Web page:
We sat down with the artist in that room to go over our ideas for our tattoos.  She was a young woman, grey haired and sweet.  I saw no visible tattoos, however, just peeking out from under the hiked-up sleeve of her sweater I could see a black swirl like the wispy end of a tail.  Ah, there it is.

She asked questions.  Allayed our fears.  Calmed me down a bit.  We went through our ideas and she took the time to get to know exactly what we had in mind.

We chose daisies and asked the artist to do a sketch and send it to us just so we could imagine what it would look like permanently inked on our skin.

The day of the appointment arrived and Daughter picked me up.  She was so excited, how could I not be?  She went first.  Watching the tattoo artist was like watching somebody paint a picture while doing a bit of surgery at the same time.  There’s the whir of the instrument, the chatter of voices and the wincing of Daughter’s face.  She was so determined not to move, she made herself shake.  I asked Daughter what it felt like and she said it was like somebody scratching at your skin.  Nothing painful.  Huh.  That wincing face, though.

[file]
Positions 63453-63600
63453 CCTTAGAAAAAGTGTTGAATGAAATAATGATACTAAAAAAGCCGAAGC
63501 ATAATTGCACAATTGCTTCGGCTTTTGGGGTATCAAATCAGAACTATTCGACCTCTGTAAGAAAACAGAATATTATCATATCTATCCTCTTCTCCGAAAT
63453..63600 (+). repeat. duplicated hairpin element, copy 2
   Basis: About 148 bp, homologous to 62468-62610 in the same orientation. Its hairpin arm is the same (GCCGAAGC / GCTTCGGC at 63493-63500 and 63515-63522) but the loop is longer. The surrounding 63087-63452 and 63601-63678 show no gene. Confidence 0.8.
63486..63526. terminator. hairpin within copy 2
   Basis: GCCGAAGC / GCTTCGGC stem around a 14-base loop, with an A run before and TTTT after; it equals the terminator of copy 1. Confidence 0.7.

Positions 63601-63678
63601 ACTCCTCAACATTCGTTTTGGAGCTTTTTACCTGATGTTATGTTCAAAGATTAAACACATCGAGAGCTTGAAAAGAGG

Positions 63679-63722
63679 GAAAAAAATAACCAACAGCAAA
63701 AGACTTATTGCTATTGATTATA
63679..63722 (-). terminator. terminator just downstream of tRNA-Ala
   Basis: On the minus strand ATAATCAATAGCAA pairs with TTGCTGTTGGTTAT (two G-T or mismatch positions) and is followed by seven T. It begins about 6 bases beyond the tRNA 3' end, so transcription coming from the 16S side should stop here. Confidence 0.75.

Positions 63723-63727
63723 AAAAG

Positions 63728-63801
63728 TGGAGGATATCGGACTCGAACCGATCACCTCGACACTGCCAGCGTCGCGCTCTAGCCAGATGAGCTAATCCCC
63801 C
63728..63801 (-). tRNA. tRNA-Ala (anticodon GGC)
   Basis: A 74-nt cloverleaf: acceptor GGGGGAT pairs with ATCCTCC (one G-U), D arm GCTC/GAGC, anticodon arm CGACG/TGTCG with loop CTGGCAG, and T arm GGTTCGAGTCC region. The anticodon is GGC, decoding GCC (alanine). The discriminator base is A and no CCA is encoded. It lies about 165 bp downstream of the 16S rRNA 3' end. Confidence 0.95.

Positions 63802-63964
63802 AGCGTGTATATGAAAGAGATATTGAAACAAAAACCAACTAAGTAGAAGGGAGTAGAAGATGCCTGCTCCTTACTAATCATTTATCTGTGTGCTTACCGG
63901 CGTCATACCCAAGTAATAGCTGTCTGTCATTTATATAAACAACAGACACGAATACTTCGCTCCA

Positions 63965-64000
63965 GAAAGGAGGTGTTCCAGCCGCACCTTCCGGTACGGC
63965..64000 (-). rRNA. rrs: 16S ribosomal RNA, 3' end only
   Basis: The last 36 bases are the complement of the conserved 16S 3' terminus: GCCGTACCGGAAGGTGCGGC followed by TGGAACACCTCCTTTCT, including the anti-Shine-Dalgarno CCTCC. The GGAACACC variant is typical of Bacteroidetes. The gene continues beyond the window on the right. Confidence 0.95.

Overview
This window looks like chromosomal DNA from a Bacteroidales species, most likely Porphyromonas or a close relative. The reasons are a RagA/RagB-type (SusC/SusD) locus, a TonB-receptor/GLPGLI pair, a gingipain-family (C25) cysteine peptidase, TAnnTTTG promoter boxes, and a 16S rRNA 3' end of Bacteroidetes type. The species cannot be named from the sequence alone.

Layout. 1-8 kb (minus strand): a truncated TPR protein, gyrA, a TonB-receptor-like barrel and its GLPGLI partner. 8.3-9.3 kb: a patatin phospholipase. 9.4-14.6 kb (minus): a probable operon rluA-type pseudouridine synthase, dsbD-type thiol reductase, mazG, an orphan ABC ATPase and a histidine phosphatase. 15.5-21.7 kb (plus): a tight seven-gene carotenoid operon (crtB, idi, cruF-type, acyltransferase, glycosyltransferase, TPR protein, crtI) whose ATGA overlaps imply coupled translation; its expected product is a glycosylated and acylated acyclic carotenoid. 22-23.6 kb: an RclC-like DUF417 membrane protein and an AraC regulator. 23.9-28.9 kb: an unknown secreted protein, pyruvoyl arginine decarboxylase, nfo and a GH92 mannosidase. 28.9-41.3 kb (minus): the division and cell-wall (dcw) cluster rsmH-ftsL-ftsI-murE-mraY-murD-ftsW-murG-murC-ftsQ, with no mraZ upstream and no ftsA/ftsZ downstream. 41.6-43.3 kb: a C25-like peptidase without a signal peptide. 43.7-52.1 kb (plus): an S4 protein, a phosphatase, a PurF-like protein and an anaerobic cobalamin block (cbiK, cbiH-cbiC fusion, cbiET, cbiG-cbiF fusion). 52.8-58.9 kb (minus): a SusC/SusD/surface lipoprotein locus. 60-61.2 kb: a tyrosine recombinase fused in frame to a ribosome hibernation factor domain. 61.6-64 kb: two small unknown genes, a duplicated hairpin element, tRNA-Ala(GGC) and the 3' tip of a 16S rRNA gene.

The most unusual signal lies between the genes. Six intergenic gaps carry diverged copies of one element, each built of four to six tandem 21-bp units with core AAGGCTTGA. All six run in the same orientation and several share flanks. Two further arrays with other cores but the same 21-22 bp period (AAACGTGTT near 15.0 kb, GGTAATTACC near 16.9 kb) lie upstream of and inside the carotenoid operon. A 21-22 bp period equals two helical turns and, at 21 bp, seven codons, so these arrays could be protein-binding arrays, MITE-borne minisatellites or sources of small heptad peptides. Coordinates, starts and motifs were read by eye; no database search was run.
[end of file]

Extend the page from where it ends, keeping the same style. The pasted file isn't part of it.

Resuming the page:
She was done in thirty minutes.  A quick change up for the room to be disinfected and cleaned up and it was my turn.  Ugh.  My brain started going into overdrive.  Was it too big, really?  Maybe she can scale it down to one daisy…then mine would be different than Daughter’s and that would defeat the purpose.  I was back in the room with the shrunken pirate head.  I think I heard him sneer at me, “Oh, whaddya ascared of a little tattoo?!  Pfft…sure if I had arms, I’d show ya all mine!  Dey were good’uns, they were.  All done by a sailor with a hook for a hand and a needle dipped in black ink.  Hehehe…good ol’ days, dey were.  A’course I may ‘ave been a wee bit over da limit wit da rum, if ya catch me drift….”  ‘Oh, my Gawd will ya shut it, pirate!  Can’t ya see I’m panicking here?!’    “Jasus, girl it’s only a bit o’ink.  Nuttin’ to git yer panties in a knot o’er.  An daisies at dat!  Pffft…wuss.  Well, if ye were on ma boat-“      ‘YOU DON’T HAVE A BODY LET ALONE A BOAT!   TOO BAD YOU STILL HAVE A MOUTH! KEEP TALKIN’ CAPTAIN JACK AND I’LL PITCH YOU OUT INTO THE HARBOUR! ’    “Take it easy, Missy!  Where’s me rum…”  ‘ NOW, you’re talkin’…..’